Hands are from San Diego Bridge Club, October 16, 2018.
East: ♠10943 ♥KQ83 ♦Q10742 ♣—
West: ♠AKQ5 ♥A76 ♦A863 ♣J2
Partner begins an uncontested sequence with 1♦ in second seat. You respond 1♥ and partner rebids 1♠. With the double-fit—partner is at least 4-4 in the pointed suits at this point—the East hand is looking very good, so you jump to 3♠. Partner bids 4♦—showing a diamond control (could be ♦A or ♦K since we are below 4NT) and denying a club control—actually good news that partner does not have much, if anything, wasted in clubs. You duly bid 4♥ (still can be ♥A or ♥K below 4NT). Partner signs off at 4♠. Clearly partner has at least two quick club losers because she made a slam try, but did not use Blackwood. So you bid 5♣ (first round control since you are past 4NT). Partner duly bids 6♠.
The lead is a club. Partner ruffs in Dummy, plays a high spade to the her hand and ruffs another club in Dummy. Then pull the remaining trumps. The proper way to play the diamonds (missing the King and the Jack and the Nine) is low to the Ace and then low toward the ♦Q10xx. As long as diamonds are NOT ♦KJx behind Dummy, you are safe. (If opening leader had held a singleton diamond, he MIGHT have led it.) Diamonds cooperate and you make six.
East: ♠A2 ♥J83 ♦8732 ♣8763
West: ♠K75 ♥9542 ♦A5 ♣AK52
This hand was an exercise in bidding discipline and proper timing as far as Declarer play. West opened 1♣. North passed. East passed. South had a clear cut double with 4=4=3=2 shape and 12 HCP but choose to balance with 1♥ (don't ask me why). West passed and North bid 1NT. Now East bid 2♣ and all passed.
The lead was the ♥K, then a heart to the ♥A. Then RHO shifted to the ♦Q. You have two top spade tricks, two top club tricks, one top diamond trick, and can count on one spade ruff in Dummy. Since you know the hearts are 4-2, you would like to ruff your fourth heart in Dummy as well. You must hope that clubs are 3-2, or you cannot make the hand. LHO must have ♣Qxx or ♣QJx in clubs for the NT bid. You must DUCK the diamond. If South continues with the ♦J, takes the ♦A. Then cash two top clubs and play another heart. RHO can take the ♥Q, but doesn’t have the last trump. You can ruff two diamonds in your hand and one spade and another heart in Dummy. North can overruff at her leisure, but you take eight tricks.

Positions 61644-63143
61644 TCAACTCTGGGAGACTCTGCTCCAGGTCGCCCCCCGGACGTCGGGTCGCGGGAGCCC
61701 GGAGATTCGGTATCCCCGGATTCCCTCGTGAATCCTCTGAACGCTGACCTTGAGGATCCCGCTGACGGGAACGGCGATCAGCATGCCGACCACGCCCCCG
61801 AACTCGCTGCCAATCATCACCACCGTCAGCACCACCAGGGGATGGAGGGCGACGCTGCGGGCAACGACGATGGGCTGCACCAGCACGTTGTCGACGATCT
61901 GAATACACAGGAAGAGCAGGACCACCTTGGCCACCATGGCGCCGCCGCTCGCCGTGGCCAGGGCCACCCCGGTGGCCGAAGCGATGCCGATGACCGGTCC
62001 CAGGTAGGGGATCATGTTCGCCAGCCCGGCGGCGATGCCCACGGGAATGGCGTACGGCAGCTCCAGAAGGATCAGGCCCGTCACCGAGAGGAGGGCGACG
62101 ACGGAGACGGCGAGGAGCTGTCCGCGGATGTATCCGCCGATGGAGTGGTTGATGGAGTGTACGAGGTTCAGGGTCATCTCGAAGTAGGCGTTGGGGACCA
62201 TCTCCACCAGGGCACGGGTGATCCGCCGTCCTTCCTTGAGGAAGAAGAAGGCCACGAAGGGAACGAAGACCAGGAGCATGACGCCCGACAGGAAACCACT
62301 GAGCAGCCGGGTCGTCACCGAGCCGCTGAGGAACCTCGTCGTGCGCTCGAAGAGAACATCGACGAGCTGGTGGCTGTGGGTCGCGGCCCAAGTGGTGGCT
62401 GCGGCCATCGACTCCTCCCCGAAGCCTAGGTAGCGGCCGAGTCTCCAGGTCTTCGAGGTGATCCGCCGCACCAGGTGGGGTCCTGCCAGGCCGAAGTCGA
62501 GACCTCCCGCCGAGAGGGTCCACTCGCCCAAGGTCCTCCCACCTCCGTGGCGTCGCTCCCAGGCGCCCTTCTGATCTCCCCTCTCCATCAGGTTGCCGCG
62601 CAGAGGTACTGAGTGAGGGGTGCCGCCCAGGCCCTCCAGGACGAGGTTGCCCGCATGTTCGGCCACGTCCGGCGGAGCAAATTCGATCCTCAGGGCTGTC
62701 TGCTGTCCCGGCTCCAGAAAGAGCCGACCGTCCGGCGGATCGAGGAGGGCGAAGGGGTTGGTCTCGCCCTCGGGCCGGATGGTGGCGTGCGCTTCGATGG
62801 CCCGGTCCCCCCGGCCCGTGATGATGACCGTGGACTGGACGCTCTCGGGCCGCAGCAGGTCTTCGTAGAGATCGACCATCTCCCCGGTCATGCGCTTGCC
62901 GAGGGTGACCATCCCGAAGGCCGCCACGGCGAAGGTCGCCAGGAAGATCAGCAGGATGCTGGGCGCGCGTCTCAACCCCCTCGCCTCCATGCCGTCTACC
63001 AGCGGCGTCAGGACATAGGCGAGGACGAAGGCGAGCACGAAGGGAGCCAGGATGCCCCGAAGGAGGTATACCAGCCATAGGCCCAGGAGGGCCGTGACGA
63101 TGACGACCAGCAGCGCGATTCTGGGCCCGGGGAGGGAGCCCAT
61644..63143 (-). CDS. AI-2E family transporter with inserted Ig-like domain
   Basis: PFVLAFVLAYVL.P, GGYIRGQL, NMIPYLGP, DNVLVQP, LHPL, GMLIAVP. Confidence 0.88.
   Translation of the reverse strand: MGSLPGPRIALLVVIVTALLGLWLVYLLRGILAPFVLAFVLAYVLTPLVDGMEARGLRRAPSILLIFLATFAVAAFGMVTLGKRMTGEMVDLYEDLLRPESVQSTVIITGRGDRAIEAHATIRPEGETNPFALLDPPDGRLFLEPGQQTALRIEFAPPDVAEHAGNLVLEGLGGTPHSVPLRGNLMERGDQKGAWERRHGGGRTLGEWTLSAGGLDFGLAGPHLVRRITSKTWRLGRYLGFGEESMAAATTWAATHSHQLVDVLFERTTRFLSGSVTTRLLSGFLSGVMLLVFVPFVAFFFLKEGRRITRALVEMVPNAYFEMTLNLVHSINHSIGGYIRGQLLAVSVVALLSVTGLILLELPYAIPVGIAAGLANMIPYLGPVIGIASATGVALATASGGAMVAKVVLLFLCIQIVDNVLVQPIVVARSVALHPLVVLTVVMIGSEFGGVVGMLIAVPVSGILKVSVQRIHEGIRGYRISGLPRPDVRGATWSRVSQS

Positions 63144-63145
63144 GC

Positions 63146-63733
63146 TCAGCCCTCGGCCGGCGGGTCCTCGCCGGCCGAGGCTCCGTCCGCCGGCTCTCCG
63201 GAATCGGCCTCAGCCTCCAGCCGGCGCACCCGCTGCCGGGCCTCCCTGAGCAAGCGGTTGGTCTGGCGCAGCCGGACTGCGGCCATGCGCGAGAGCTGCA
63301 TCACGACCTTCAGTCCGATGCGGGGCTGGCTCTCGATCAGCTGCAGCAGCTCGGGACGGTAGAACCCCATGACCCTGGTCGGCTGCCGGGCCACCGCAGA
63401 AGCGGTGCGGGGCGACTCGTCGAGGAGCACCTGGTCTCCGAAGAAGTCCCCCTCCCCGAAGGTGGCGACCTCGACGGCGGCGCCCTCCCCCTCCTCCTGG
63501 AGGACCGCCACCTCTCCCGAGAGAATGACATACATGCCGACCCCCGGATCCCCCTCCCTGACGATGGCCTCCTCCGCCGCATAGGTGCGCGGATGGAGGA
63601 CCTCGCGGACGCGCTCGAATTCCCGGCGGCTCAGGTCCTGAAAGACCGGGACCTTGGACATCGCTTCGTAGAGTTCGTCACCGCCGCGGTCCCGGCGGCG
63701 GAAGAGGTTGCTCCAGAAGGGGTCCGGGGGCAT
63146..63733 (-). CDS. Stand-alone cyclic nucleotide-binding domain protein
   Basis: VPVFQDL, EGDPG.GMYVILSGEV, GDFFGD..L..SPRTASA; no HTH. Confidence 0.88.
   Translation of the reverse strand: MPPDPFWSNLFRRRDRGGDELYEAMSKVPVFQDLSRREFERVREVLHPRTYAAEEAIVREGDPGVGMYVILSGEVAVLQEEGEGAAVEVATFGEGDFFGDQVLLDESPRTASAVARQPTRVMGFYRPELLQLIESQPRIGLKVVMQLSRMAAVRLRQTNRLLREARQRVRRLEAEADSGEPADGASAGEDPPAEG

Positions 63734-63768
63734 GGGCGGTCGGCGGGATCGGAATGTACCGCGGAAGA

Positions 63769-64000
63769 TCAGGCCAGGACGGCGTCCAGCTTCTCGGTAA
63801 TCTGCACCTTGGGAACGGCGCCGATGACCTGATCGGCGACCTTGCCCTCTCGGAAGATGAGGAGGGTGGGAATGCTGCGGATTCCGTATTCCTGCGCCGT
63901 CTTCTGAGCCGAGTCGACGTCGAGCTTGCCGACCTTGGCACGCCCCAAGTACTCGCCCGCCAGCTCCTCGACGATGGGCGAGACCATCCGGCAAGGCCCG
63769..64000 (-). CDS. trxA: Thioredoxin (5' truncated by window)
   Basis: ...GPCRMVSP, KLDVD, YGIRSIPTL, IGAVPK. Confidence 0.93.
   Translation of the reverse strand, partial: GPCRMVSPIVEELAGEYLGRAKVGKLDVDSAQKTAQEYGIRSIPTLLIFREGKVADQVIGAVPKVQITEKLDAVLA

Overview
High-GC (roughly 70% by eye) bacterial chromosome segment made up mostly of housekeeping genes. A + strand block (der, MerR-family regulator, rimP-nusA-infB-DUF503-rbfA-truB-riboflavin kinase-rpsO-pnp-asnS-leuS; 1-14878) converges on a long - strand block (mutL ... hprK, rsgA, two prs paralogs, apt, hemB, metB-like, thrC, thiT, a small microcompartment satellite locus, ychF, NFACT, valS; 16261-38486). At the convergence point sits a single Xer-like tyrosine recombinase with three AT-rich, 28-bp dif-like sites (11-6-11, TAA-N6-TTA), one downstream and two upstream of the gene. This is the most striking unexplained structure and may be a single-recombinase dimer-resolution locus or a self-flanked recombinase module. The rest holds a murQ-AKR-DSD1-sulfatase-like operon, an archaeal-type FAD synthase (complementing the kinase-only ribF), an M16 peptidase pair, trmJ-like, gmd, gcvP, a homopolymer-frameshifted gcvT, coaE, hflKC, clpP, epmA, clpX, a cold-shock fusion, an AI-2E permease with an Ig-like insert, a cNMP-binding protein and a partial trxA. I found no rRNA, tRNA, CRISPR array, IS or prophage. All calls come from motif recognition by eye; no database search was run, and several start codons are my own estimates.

If you do NOT duck the diamond, and pull two rounds of trump first, North can pull a third round of clubs when she is in with the ♦K, and you will not make the hand.
West: ♠AK105 ♥654 ♦8 ♣A9532
East: ♠J9743 ♥J982 ♦A109 ♣J
West opened 1♣. North passed. East responded 1♠, and West raised to 2♠, the opponents silent throughout.
The lead was the ♥K, then the ♥A, promising a doubleton (because the defensive agreement was to normally lead the ace from ace-king). Then LHO shifted to a diamond. You take your ♦A and must think about timing once more. You need to ruff two diamonds in Dummy which will be fine if trumps are 2-2. (If spades are not 2-2, you are probably losing the ♠Q anyway.) However, Dummy has a lovely, long suit which is worth trying to develop. So, you play your ♣J to the ♣A, and the ♣10 appears on your right. You ruff the second round of clubs as the ♣Q falls on your right. Now you cash top two spades and both opponents conveniently follow. You ruff a third round of clubs and the ♣K falls on your right. If you notice all the spots, the ♣9 in Dummy is now good (and will draw the ♣8 from LHO so the ♣5 will also score a trick).
You ruff your last diamond on dummy and discard two losing hearts on the good clubs.
Long suits are powerful resources—do not neglect them!